School Closings and Delays across the Tennessee Valley

Drones are everywhere now, but what about in the future?

HUNTSVILLE, Ala. - Unmanned Aerial Systems -- or drones if you will -- come in all shapes and sizes. The military has them, and so might your neighbor. Keeping up with them, with the constant change in the technology is rough.

"Yeah absolutely, considering there's no regulations when it comes to parts and manufacturing process," said Jerry Hendricks, the new Director of Unmanned Aerial Systems Programs at the UAH Rotorcraft Center.

Hendricks moved to UAH from the Texas A&M Federal Aviation Administration test site for Unmanned Aerial Systems at Corpus Christie, Texas. His job at UAH is to lead research into the future of these proliferating aircraft.

"Certainly safety is foremost and the most important thing in the FAA's mind, and mine as well, to make sure  we have safe operations in the national airspace," said Hendricks.

Safe operation is apparently easy to talk about, but not so easy to maintain. This past December a busy airport in England was shut down because of illegal drone flights close to passenger plane airspace. Last August in Miami, a drone taking photos came dangerously close to cruising helicopter.

"The cat's out of the bag so to speak, because of the rush to introduce unmanned systems  into the national airspace. There's a lot of people operating who are not following regulations established by the FAA. So the technology is far outpacing the regulations at this time," Hendricks said.

The FAA does have the responsibility to figure out how to control an industry that includes hundreds of thousands of registered unmanned aircraft, and millions that aren't registered.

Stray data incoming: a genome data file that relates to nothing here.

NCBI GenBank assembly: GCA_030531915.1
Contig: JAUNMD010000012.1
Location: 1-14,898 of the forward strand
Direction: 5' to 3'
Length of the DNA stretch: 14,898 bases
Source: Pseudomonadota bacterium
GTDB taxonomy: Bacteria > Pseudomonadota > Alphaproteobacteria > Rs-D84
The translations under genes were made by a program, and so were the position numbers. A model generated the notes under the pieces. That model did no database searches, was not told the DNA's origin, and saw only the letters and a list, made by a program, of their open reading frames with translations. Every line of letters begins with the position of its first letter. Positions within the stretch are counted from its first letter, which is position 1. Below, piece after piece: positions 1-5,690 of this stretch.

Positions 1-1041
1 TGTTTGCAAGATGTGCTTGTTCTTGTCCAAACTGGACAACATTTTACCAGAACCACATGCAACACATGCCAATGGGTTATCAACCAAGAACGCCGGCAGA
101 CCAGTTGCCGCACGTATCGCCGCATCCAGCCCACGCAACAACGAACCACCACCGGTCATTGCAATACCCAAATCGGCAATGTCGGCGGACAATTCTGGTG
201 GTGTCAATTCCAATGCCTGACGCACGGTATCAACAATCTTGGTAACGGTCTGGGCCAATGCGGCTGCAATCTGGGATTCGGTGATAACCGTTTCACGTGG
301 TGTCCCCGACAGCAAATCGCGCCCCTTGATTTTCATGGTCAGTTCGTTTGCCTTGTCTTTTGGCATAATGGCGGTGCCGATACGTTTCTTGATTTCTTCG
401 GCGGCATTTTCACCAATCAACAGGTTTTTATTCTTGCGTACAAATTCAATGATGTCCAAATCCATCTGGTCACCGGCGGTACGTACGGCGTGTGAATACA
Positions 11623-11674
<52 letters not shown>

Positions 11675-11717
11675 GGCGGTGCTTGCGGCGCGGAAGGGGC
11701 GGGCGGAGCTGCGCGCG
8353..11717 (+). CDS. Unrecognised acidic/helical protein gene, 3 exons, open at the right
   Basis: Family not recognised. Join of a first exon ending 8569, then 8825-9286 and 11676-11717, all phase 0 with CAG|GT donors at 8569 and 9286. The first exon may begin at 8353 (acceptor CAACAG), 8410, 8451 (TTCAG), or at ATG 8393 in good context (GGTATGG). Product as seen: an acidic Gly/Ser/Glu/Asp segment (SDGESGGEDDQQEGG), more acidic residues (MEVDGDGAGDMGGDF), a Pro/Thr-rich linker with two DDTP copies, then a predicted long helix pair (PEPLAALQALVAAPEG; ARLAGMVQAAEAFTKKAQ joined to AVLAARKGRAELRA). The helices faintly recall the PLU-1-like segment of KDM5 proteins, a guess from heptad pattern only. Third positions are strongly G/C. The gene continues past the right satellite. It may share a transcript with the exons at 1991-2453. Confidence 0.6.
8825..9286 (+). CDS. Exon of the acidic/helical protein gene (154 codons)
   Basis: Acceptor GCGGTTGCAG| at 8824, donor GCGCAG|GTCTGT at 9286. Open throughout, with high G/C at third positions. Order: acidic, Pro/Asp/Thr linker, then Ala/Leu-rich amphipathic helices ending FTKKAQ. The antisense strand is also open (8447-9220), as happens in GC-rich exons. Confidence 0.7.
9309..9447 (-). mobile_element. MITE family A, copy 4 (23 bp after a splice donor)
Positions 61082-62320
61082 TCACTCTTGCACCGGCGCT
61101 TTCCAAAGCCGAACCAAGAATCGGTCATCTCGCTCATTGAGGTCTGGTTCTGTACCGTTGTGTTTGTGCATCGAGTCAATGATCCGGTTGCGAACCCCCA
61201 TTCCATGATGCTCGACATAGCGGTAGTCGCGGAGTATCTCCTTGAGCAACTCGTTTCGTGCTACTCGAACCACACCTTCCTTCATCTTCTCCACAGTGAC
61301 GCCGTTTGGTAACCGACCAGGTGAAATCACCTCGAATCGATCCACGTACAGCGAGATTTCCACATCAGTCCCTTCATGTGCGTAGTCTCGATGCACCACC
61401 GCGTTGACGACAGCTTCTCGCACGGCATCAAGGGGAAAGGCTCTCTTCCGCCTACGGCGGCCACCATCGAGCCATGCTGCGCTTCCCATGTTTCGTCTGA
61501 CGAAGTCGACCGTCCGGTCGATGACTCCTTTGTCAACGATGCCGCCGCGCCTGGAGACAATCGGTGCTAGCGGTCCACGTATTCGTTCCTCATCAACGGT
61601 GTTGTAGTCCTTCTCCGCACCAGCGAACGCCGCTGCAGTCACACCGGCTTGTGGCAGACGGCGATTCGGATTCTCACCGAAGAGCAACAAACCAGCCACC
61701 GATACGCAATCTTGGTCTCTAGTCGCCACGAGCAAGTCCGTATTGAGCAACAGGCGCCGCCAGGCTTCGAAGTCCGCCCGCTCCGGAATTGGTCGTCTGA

"So since unmanned aircraft are so easy to acquire these days, small off-the-shelf from your local store, whatever, they're being used for nefarious activities," said Hendricks.

Shutting down the airport in the UK is an example of that, but there could be other things, like putting weapons on them. The Rotorcraft Center at UAH has been involved with research into the problems and possibilities for years. Jerry Hendricks will now direct that research.

It's the future of Unmanned Aerial Systems that he's interested in. He already sees it as a future where drones could be used to aid disaster response, as they were in Texas after Hurricane Harvey.  Jerry Hendricks says the future of drones is about saving lives and about safe use.

"This is not something that is going to happen quickly," he said.

He hasn't been on the job long, but Hendricks is already working to make unmanned systems a tool for disaster response, and even security in north Alabama.

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